Jefferson City's Burning Issue
"The people decided originally," said Jack West. "Let's let the people decide now."
West voted against a similar burning ban 12 years ago. He thought the issue would take more time to reignite.
"I thought maybe in another generation or two it might."
The ban won't let residents burn paper or cardboard, although they can burn leaves, twigs and other yard waste from November to March. The city administrator also can allow special times for burning, such as after a major storm.
"If we see a storm go through in June or July," said Robert Rennick, Jefferson City fire chief, "you might see the ability to burn implemented."
City Administrator Steve Rasmussen thinks the burn ban will cool neighborhood disputes.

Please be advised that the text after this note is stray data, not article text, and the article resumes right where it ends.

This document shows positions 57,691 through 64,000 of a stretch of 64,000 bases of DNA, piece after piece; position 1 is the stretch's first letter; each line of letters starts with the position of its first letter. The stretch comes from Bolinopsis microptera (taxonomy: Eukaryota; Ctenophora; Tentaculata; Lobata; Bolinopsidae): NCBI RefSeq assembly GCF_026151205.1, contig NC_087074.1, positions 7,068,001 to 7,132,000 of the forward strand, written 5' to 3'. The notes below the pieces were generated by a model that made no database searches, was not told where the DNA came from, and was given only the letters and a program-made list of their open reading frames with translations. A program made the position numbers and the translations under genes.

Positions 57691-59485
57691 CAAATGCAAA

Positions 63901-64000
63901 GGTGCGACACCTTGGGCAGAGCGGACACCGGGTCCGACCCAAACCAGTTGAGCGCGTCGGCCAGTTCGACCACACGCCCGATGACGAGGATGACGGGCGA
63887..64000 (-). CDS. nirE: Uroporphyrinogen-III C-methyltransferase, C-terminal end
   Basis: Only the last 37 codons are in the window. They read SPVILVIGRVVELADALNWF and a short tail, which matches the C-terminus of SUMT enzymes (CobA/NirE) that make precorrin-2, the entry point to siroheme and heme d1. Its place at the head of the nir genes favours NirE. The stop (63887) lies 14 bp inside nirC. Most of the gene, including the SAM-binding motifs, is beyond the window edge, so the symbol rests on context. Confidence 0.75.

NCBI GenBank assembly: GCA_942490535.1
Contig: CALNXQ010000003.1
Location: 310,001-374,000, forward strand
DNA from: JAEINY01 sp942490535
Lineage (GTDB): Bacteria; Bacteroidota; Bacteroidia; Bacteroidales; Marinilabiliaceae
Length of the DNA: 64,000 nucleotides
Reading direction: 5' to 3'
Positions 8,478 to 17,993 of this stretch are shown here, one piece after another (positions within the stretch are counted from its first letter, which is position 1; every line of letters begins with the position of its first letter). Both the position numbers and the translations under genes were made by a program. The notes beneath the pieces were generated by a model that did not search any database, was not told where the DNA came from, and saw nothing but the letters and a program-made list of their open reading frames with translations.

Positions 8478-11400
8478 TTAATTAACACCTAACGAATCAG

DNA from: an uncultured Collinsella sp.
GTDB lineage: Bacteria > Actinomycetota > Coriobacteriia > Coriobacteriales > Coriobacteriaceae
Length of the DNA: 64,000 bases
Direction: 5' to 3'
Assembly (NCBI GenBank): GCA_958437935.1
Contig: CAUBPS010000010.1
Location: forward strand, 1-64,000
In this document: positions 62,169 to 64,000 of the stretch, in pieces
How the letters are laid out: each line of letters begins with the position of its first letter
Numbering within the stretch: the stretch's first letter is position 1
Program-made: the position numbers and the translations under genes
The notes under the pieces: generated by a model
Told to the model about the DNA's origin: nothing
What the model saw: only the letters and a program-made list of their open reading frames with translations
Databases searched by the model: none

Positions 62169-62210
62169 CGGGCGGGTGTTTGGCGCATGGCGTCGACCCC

"I think we'll be able to enforce it in a way to keep both sides happy."
Rennick hopes the ban will make Jefferson City more environmentally-friendly.
"We've been passive in composting and recycling," he explained. "I think you'll see an effort in the future to be more aggressive."
West still wants voters to decide the issue.
"I would encourage the city of Jefferson City to sign a petition and bring it back to the vote of the people."
City officials will use a 30-day warning period to tell residents about the ban before starting to fine violators.
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